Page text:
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. Last Updated: 07/27/2016

Survey: Kids Say TV Is Negative Influence

LOS ANGELES -- Most children say that what they see on television encourages them to take part in sexual activity too soon, to show disrespect for their parents, to lie and to engage in aggressive behavior, according to a survey released Monday.

The nationwide poll, conducted by Children Now, a national children's advocacy group, asked children aged 10 to 16 how television shapes their values.

"I think it pressures people my age,'' said Rayelyn Rodriguez, a 14-year-old Southgate, California, girl who was among the 750 children in the survey. They think if they see it on TV, they want to go do it too.''

More than two-thirds of the young people said they are influenced by television. Seventy-seven percent said TV depicts too much sex before marriage, and 62 percent said sex on television and in movies influences their peers to have sexual relations when they are too young. Two-thirds said that shows such as "The Simpsons'' and "Married ... With Children'' encourage youthful viewers to treat their parents with disrespect.

"With a show like 'Married ... with Children,' kids talk back to their parents, and they always hit them up for money and stuff,'' said Jesse Lunn, 13, of Mission Viejo, California.

An overwhelming majority of young people polled also said that television should help teach values, but instead often show people getting away with -- and sometimes triumphing by -- deceitful behavior or physical aggression.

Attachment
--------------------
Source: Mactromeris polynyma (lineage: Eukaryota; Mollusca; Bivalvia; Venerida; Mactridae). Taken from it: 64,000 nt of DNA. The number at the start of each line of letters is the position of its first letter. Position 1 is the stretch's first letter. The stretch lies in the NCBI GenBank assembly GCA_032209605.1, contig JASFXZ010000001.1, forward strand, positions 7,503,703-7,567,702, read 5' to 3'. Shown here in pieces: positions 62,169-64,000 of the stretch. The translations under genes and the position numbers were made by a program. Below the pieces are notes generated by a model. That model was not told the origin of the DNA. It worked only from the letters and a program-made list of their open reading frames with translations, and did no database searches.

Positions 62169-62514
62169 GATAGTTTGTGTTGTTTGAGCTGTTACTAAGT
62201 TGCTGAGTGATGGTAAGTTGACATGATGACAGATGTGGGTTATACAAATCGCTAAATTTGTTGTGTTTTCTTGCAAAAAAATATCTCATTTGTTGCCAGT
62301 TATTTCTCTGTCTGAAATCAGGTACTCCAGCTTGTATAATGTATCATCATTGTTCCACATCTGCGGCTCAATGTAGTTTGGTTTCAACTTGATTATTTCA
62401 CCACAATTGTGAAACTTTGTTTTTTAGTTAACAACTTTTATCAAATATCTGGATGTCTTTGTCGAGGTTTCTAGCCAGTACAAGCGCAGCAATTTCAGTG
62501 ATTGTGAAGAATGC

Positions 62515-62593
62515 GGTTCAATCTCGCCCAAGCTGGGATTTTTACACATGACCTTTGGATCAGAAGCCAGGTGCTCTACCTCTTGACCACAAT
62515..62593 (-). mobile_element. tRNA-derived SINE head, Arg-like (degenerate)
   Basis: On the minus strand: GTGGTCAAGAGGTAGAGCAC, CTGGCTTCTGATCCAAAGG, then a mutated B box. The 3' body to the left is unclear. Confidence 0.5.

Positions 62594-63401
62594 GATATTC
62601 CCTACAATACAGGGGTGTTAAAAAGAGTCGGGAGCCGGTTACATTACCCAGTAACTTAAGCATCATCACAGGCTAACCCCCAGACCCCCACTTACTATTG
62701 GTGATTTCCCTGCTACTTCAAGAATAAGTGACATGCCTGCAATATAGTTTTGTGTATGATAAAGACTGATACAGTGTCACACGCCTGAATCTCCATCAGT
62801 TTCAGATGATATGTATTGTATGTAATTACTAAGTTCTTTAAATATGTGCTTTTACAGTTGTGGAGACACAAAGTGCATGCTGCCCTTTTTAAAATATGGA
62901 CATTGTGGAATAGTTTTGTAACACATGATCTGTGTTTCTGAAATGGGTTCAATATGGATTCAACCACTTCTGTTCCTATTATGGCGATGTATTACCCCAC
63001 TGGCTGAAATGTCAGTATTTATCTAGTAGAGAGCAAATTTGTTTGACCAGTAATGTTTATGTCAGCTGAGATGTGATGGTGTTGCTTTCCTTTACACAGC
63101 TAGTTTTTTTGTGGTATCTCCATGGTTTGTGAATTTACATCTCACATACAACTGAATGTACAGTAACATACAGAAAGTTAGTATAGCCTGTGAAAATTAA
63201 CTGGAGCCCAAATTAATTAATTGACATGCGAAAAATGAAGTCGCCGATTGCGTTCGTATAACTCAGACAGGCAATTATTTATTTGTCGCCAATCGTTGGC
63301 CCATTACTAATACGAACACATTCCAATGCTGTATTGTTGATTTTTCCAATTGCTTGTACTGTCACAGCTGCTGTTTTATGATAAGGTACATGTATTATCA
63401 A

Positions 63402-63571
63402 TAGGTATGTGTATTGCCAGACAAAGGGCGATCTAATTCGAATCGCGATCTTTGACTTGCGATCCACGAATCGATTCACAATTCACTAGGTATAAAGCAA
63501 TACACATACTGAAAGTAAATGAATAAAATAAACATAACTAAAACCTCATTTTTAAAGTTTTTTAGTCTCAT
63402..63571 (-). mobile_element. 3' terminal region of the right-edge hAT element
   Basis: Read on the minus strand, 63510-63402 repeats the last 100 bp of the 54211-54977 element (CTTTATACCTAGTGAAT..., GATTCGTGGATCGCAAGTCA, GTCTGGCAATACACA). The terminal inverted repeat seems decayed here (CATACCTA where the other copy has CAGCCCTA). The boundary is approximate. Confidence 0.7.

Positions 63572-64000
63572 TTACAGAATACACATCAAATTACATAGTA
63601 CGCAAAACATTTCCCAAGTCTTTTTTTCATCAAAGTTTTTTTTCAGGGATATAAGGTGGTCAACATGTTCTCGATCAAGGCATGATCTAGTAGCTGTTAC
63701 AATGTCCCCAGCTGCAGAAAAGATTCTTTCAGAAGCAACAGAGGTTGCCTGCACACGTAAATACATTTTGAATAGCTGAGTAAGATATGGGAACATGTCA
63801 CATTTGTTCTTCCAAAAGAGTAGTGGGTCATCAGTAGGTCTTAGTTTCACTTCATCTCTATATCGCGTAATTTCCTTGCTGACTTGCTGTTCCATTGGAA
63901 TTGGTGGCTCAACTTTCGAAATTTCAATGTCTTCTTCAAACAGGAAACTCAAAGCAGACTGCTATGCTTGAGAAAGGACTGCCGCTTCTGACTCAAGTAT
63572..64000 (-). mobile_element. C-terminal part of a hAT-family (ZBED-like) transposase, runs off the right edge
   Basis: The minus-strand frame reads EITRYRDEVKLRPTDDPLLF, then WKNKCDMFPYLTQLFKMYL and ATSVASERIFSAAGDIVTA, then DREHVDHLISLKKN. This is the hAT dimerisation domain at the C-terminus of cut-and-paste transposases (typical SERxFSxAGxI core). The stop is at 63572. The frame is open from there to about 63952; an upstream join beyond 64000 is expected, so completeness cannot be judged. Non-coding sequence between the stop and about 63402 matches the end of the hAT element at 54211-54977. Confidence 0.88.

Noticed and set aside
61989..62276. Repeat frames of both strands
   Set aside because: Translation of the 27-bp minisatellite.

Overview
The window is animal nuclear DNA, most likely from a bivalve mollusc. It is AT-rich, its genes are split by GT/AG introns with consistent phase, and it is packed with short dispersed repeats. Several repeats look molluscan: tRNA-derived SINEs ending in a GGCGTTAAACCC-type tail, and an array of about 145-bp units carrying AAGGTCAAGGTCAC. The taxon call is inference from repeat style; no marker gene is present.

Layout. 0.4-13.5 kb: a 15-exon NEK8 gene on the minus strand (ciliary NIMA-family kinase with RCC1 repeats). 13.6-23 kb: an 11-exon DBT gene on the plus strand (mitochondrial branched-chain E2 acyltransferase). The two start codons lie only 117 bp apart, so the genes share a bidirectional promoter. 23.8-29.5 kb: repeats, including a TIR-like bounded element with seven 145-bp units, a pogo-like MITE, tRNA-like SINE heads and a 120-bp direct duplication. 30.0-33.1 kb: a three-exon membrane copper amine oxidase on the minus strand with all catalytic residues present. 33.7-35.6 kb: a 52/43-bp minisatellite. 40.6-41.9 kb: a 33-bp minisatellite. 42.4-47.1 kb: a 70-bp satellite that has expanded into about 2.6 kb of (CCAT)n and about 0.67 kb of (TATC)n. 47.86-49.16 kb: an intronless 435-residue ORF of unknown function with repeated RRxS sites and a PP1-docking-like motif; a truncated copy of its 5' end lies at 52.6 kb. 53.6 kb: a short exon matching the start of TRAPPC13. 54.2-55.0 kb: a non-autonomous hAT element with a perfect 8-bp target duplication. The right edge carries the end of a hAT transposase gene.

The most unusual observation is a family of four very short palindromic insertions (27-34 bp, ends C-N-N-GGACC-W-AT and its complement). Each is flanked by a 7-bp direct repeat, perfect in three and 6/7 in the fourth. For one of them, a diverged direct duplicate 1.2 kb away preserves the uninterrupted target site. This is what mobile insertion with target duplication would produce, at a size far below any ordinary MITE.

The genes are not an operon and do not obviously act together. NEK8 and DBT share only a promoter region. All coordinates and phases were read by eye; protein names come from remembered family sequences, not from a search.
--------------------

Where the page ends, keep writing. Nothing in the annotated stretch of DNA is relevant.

The survey was conducted in January under the sponsorship of Children Now.

Researchers interviewed an ethnically balanced sample of children nationwide via telephone, with about a 3 percent margin of error, and focused on cable and broadcast programs airing during the evenings, pollster Paul Maslin said. The purpose, according to James P. Steyer, president of the Oakland, California-based Children Now, was to examine the lessons imparted by the young characters on entertainment shows.

"We ought to listen to what kids themselves say, and 82 percent of them say the media should teach them right from wrong,'' said Steyer. "Kids seem to be suggesting that antisocial behavior should not be rewarded.''

The findings have prompted Children Now to ask television programmers to show viewers the consequences of antisocial behavior, and to depict children dealing with real-life problems credibly and making wise decisions on difficult issues. The organization is also calling on program producers and writers to include less sexual activity -- especially sex before marriage and at a young age.

"We're not suggesting that television should be the scapegoat for all these heavy issues relating to kids and values, but it can't be a scofflaw either,'' Steyer said. "This is a positive challenge, not an indictment.''

The study found that 60 percent of the teenagers questioned have television sets in their bedrooms, and 65 percent have three or more sets in the home. Forty-four percent said they watch different programs when alone or with friends than when they were with their parents. When away from their parents, the children polled said they most frequently watch MTV.